If it's in a club I always have 3 setting. Because of the changing amount of people in the club. Most of the times the first set is the people coming in, the second filled and the third people going home.

You need to find a preset for 2-3 different situations.

It should be as loud as the music style dictates. I've done all kinds of music and each one has it's nuances.

African and Latin music has to be loud for the percussion but not annoyingly loud.

Metal and Glam/Big hair rock has to be loud, thats the way they like the music, loud or louder. If you don't have it really loud the music looses it's effect, which is to numb you and make you deaf and stupid.

Rock itself has to be loud but just below the too loud threshold.

Blues depends on what type. Folk, well clean and warm and just above people being able to speak normally.

So throw out the Db meter and use your ears and brain.

How sophisticated is the sound systems?

How many monitor zones?

Are you the front system engineer with others to do monitors?

Do you have EQ? Do you have parametric EQ, feedback destroyers, just tops with no subs? All active, are there compressors on the system?

You know how the recordings sound, go to one of there rehearsals to get an idea of what they sound like and make it bigger and better. I would always try to go to a rehearsal of the band I was working with to find out what is what and who you have to watch out for.

Like who sings off on their harmonies, you have to listen and if they are off you bury the fader, when they are on you can blend him/her in. Things like that.

If you don't know the system call them and stop by the place and take a look. Believe me you will be horrified and have to show up many hours early to get it to work right, usually house systems are a mess!!!!!!

Davedog Sun, 10/21/2007 - 17:10

I'm a great fan of clarity as well as tone. With these two things in control, you can generally push the volume to a great 'feel' point which goes very far into peoples enjoyment levels. Amplifying poorly structured frequencies and noise is just crap. LOUD crap. And no matter what style, who wants to spend their money listening to unlistenable crap simply because the system sucks.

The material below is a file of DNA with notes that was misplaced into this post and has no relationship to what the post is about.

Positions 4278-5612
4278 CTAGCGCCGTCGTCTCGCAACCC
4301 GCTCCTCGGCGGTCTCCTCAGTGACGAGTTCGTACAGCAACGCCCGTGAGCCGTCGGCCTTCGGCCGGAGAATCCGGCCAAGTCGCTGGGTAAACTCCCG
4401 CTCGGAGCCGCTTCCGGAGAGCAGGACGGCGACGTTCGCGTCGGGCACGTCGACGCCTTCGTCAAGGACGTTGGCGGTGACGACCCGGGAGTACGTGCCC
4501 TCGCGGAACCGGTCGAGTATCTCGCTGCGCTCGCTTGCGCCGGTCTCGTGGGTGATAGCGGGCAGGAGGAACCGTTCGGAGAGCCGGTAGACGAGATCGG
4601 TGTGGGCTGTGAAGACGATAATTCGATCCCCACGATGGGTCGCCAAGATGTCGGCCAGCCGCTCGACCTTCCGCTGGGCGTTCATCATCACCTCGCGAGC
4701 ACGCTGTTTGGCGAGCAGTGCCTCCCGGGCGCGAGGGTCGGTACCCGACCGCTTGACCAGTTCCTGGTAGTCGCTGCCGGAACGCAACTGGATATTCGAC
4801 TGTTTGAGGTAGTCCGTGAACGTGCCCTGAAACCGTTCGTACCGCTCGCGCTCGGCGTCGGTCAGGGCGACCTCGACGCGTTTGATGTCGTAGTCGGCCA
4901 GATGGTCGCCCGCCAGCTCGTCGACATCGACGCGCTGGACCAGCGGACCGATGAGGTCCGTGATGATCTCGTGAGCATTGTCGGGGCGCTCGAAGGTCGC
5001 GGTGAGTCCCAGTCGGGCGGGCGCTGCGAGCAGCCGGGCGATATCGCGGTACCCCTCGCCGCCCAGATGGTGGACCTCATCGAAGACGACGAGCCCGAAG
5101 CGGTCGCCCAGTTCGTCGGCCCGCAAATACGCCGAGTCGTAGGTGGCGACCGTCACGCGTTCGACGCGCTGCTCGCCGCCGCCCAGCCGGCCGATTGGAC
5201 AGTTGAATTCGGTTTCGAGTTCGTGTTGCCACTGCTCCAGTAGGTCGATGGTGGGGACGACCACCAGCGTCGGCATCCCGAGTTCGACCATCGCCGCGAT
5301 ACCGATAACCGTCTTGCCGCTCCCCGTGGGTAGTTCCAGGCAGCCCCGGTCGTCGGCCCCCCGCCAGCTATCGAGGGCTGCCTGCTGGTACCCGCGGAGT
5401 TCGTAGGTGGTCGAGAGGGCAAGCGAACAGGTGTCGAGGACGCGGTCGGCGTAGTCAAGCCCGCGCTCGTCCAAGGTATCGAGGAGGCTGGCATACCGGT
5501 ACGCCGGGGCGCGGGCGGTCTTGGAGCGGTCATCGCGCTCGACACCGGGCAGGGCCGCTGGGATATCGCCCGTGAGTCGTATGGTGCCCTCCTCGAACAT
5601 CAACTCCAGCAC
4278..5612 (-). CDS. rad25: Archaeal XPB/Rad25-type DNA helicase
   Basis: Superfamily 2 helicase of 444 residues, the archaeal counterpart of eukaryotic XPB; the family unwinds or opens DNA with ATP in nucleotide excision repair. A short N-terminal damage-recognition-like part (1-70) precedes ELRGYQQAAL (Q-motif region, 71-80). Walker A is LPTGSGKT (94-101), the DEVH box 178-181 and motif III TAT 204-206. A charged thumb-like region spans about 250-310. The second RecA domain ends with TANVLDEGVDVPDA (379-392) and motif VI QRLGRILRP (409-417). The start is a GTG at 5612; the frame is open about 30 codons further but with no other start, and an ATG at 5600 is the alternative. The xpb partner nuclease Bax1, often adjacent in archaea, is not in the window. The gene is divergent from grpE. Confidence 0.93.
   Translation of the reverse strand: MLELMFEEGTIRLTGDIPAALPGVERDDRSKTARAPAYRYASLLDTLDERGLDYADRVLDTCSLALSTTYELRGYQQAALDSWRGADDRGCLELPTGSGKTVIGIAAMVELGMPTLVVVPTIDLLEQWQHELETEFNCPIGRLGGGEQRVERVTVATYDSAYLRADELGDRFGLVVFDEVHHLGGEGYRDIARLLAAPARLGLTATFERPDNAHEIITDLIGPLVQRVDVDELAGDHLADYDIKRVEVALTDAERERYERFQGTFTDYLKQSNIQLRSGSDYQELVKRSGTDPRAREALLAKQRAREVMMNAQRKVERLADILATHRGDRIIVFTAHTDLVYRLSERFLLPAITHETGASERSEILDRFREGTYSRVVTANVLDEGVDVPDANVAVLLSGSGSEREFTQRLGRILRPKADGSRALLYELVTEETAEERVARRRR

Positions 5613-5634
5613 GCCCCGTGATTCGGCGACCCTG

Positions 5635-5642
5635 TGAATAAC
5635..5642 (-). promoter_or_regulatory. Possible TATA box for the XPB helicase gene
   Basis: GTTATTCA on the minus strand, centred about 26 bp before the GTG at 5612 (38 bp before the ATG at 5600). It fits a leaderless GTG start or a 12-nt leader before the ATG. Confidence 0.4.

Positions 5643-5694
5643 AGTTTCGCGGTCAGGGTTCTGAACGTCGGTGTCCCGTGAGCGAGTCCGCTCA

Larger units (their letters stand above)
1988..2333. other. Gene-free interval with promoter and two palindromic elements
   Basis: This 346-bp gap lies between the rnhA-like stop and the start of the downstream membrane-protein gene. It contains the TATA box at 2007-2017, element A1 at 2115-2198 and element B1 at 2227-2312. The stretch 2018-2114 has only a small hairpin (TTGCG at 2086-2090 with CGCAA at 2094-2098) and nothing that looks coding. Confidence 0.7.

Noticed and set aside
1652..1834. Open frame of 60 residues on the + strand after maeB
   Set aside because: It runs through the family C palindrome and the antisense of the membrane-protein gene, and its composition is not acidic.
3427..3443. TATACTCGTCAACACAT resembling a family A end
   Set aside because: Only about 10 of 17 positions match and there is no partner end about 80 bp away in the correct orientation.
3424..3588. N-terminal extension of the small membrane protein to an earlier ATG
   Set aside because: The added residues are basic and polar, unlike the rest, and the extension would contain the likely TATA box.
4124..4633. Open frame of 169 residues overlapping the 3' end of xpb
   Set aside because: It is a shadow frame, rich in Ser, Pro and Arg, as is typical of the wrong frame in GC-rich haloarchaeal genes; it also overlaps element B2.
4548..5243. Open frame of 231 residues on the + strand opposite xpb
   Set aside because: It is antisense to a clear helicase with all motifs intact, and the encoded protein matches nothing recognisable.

A LOT of house systems are simply the best money deal the venue could swing without regards to quality and sound design for the room. Most have skewed crossover points and cabinets that arent designed for the shape and size of the room. Most are too long in their throw and most do not match the highs coverage with the lows. So a visiting soundguy has to fight uphill from the beginning in getting a system to behave and sound good. Whats even worse is having the house engineer there....mostly guys who have listened to far far too many loud dates and cant hear much anyway. Plus they freak when you bring the system into focus witha few minor moves of the processing and the gain staging.

Thats why I dont do live any more.

moonbaby Mon, 10/22/2007 - 06:27

I certainly stay away from doing club sound due to all of the above. And, yes, clean sound can minimize listeners' fatigue. But I still watch the SPL meter. It is too easy to let the 'feel factor' sneak up and bite you on the ass after a long exposure period.
The other night I attended a concert a concert by a Scottish band that a longtime friend was providing the sound for. Acoustic guitars, violin, bouzouki, and...pipes. As in BAGpipes. Blasting into an SM57. Here we were in a nice, 500-seat auditorium, with Meyer MSL-3s (4). Without the pipes, the detail was great, the stringed instruments were crisp without shrillness, the vocals clear and defined without any harshness. Then the pipes would come into play. Because the band members were half-deaf from over-exposure to these things over the years, they demanded the pipes be mixed into their wedges at a level that caused the stage-spill to be too loud in the house, even with NO pipes mixed into the house system!
I had to leave halfway through the show, my ears were ringing...